The measure, which was contained within a budget reconciliation bill (pdf), seeks to stop Hobbs, a Democrat, from playing a role in lawsuits related to state election rules while giving the attorney general's office "sole authority" to defend Arizona election laws. The bill now heads to the desk of Gov. Doug Ducey, who hasn't signaled opposition to it.
The bill's language regarding curtailing Hobbs's power is "necessary to ensure the faithful defense of the State's election integrity laws and to eliminate confusion created by the Secretary of State about who speaks for Arizona in court," Katie Conner, spokeswoman for Republican Attorney General Mark Brnovich, told the Arizona Mirror. His office also accused Hobbs of filing "politically motivated bar complaints against" his office's lawyers to "target their professional standing and reputation."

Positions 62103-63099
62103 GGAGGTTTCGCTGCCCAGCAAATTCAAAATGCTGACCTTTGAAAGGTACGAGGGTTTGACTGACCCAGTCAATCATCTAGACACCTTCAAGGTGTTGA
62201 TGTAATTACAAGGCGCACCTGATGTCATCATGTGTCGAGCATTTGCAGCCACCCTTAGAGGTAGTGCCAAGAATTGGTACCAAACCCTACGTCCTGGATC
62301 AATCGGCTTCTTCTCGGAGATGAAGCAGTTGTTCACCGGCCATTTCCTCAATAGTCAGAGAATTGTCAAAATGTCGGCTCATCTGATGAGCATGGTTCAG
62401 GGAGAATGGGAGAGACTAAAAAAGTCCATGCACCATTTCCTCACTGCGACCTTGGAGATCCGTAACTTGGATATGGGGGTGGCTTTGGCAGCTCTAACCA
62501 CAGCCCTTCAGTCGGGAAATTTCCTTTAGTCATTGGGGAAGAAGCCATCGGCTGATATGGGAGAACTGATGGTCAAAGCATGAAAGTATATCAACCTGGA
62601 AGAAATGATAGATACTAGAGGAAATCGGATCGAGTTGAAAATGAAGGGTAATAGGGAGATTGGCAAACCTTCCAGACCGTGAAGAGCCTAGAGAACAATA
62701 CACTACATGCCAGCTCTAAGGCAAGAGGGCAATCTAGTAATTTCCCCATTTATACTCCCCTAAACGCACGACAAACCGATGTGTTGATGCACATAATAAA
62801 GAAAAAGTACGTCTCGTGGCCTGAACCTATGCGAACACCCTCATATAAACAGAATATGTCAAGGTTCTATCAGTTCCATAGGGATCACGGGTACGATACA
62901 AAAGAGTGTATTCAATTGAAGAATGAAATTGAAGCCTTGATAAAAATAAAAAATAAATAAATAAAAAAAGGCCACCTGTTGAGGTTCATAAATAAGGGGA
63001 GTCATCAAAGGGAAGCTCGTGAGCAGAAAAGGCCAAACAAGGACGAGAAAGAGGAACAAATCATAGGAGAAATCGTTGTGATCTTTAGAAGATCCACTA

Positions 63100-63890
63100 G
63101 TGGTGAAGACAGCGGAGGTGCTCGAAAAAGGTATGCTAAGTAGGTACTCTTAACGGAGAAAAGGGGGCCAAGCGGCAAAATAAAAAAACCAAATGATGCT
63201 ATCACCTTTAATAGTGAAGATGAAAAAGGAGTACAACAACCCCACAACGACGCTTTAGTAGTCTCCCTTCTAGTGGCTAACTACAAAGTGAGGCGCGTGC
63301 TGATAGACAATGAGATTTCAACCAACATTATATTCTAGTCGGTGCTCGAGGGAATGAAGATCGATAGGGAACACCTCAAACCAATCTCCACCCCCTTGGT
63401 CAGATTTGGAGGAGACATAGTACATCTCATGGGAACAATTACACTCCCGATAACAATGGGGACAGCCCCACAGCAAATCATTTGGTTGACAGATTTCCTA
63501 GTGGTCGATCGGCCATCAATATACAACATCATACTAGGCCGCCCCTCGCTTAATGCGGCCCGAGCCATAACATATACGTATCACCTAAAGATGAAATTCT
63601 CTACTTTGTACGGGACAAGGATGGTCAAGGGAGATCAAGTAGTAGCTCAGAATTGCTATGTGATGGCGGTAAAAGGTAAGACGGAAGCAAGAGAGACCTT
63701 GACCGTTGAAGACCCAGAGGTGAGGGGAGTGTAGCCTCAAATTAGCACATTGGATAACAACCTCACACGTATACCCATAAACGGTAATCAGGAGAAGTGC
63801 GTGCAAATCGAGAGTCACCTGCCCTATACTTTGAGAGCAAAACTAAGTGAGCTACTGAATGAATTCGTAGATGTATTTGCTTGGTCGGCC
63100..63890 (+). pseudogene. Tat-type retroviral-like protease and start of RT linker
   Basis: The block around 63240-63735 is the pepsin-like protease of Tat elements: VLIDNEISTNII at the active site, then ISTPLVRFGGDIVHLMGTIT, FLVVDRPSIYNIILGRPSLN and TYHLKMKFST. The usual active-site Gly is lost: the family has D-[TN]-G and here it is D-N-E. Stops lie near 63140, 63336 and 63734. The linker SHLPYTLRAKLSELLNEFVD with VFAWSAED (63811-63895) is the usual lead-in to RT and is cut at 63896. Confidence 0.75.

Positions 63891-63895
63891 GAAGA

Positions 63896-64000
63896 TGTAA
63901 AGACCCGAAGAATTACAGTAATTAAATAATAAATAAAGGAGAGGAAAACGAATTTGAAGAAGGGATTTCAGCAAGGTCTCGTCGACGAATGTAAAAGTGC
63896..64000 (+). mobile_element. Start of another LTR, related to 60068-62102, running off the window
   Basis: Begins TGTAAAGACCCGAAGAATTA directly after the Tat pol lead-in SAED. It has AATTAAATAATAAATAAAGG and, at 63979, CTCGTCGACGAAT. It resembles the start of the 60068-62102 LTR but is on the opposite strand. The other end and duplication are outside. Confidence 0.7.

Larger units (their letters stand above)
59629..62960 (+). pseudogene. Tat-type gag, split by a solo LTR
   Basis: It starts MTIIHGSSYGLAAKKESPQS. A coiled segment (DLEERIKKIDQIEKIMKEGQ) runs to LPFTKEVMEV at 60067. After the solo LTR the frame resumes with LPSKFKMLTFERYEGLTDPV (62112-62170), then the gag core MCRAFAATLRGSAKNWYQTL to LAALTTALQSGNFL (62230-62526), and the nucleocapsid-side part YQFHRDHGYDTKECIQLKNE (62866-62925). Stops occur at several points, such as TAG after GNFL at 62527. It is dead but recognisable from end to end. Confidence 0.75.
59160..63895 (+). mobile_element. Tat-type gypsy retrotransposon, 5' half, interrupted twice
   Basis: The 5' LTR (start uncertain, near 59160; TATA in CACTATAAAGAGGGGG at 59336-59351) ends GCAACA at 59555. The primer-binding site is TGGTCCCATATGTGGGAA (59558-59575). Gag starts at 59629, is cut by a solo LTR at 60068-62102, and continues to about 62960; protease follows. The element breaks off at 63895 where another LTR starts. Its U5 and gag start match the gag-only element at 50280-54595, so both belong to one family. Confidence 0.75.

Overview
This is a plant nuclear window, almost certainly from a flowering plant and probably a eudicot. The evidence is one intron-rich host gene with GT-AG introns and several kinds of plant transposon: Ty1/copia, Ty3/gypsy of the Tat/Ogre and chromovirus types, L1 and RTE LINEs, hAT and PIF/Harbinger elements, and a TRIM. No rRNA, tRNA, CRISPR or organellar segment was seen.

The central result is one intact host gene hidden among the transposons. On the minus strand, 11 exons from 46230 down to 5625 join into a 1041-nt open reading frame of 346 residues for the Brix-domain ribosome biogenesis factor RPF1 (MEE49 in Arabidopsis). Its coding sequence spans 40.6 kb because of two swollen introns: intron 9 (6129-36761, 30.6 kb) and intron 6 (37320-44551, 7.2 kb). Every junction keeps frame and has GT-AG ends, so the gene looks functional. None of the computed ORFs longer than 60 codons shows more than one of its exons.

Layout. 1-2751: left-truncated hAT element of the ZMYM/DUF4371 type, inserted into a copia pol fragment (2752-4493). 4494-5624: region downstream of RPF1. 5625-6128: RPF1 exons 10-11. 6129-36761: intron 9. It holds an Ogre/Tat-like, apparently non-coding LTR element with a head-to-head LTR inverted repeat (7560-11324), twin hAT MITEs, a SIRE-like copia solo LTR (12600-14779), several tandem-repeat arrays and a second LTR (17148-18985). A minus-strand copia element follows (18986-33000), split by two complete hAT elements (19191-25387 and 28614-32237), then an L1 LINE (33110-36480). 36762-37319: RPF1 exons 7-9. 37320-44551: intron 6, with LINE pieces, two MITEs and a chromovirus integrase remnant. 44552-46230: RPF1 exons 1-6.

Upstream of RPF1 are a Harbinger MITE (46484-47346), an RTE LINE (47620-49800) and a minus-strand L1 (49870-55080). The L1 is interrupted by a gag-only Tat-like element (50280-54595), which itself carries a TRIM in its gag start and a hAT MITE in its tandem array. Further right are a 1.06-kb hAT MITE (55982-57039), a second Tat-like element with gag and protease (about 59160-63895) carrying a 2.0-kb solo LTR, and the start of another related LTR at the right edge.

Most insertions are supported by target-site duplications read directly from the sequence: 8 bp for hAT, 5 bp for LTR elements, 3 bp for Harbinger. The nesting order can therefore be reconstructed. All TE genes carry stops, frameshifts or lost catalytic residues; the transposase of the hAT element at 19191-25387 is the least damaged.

The version of the measure that passed on the night of June 24 says the "attorney general has sole authority in all election litigation to direct the defense of election laws, to appeal or petition any decision, and to intervene on behalf of this state at any stage" until Jan. 2, 2023, which is when Hobbs's term ends.
The bill would also bar the attorney general's office from providing legal advice or representing the secretary of state. Hobbs also can't use public funds to hire lawyers relating to election litigation, and additionally limits her to hiring one full-time legal adviser.